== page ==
Top critical review
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Great online sources, clunky PC software, pinch nose and buy anyway
on December 2, 2011
Ok, so why would I rate this only two stars ("I don't like this") and still recommend to purchase? Despite all the flaws of the software (some discussed below) when the cost of the Platinum version of the software is equal to, or less than, the cost of a 6 month subscription to Ancestry.com this is still a good deal. The main reason is that Ancestry.com's genealogy resources and databases are so extensive and outstanding you'll still benefit from having access. For me, being able to retrieve Ancestry.com's scanned images of primary documents is paramount as it allows for an offline archive of primary sources. In the end, the software generally does what it purports to do and is a nice platform for me when I either don't have internet access, or no longer have an active Ancestry.com subscription.
Family Tree Maker (FTM) continues to have the feel of a platform that is annually tweaked, modified, appended, and upgraded in bits and pieces. FTM is due for a total rewrite from the ground up. Without that, the entire interface feels confusing and inconsistent. After six months of steady use of the 2011 version, and about 3 weeks using this 2012 version, I'm still constantly fumbling to figure out where I am, where my documents are, and just generally navigating around. You do eventually figure things out, but with a better and more consistently designed interface new users will have much less grief. I.e., if you are going to be a new user, you will have grief.
Good design would allow a user to search for documents for an individual, then quickly save an image to your local PC and automatically link the image to that individual. Makes sense to me. Anyway, this is the SIMPLIFIED AND ABBREVIATED version of how this actually happens:
The documents you retrieve will continue to reside on FTM servers, so when your subscription expires, you will be able to see the citations to the documents, but you will not be able to retrieve the images. If you want to save local copies of images of documents existing independent of an ongoing subscription, you have to jump through a lot of hoops. Say you use the web search feature and pull up an image of a 1900 census page from Wichita, KS. Looking at the scanned image, you click on "Save" and you get a box that gives you several options, one of which is "Save to your computer." You click on that radio button to save and . . . you get a popup that tells you HOW to save an image by "right clicking" and such (I already KNEW how to do that - why doesn't "save" just "save?") Ok, you mouse over the image, right click, "Save as ..." and save the image to your hard drive. You THEN have to find the option to "Add media" and point to the location of your newly downloaded image. You THEN have to click on the Media tab and link the image to an individual (you can link same image to multiple people). If you succeed, when you next go to that individual person's record and click on the Media tab, you should see the document image. You click on the thumbnail to view and WHAT? IT'S BLURRY? ILLEGIBLE? They don't tell you that to get a legible version of the image you had to blow it up inside the image viewer BEFORE saving in the first place. Viewing the image at 50% size, you'll have saved a 50% downsized image that when sized up appears blurry.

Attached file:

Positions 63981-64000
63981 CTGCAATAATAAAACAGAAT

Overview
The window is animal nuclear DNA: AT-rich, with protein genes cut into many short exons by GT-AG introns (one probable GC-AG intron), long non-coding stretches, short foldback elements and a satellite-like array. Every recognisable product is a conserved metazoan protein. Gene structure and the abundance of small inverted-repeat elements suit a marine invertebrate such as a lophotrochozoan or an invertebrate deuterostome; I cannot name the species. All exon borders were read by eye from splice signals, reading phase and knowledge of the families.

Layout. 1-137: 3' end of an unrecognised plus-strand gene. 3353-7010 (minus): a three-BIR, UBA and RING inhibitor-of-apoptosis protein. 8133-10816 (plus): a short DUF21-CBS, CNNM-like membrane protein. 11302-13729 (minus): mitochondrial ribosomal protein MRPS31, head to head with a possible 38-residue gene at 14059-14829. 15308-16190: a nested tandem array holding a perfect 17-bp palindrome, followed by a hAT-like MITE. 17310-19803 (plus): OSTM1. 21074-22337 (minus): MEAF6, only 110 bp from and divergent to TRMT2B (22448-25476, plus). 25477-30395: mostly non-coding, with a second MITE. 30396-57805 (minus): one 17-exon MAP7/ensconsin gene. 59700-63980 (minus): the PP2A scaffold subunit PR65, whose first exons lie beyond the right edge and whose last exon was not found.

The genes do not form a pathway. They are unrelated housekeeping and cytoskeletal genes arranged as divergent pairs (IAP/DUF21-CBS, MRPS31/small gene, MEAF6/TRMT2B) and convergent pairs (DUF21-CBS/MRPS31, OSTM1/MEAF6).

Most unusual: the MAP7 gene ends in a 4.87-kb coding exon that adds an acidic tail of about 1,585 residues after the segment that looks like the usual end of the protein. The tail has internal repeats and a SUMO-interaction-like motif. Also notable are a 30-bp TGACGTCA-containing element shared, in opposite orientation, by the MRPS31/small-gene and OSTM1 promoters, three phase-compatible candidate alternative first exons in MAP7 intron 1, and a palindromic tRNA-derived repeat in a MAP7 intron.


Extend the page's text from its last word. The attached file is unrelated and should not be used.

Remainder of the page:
I like a locally based PC version of my family tree(s), including supporting imagery files. FTM doesn't make this easy so be aware of this before purchasing. In the end, I'd STILL recommend purchasing the Platinum version for the access to the Ancestry.com sources, but I'd replace "learning curve" with "frustration curve." You CAN do it (I do), but stay calm (I don't).
A couple of other nit picks:
The "Shoebox" only stores stuff on the web. There is no similar "Shoebox" offline. No amount of synchronizing PC and online trees will put Shoebox items on your PC.
The auxilliary software wouldn't cleanly install and was unable to find a certain .cab file in an expected directory. I found the file on the CD and put it in the expected directory and all went fine. End users shouldn't have to have the ability to hack a defective install script.
UPDATE 12 DEC 2011: I was doing my research at ancestry.com using the web interface (not the installed FTM software) on a workstation where FTM was not installed and was attaching images of census pages, World War I draft records, etc. to various family members. I went home and synchronized with the desktop software and, lo and behold, copies of the images were automatically downloaded! Now, the media doesn't appear to be attached to individuals, but this is still a good thing. Though, You have to continue to explicitly link each of these downloaded images to individuals. My overall review stands since the interface doesn't make these kind of interactions seamless. The software is STILL 2 stars in my book because images should be downloaded and linked automatically in my opinion.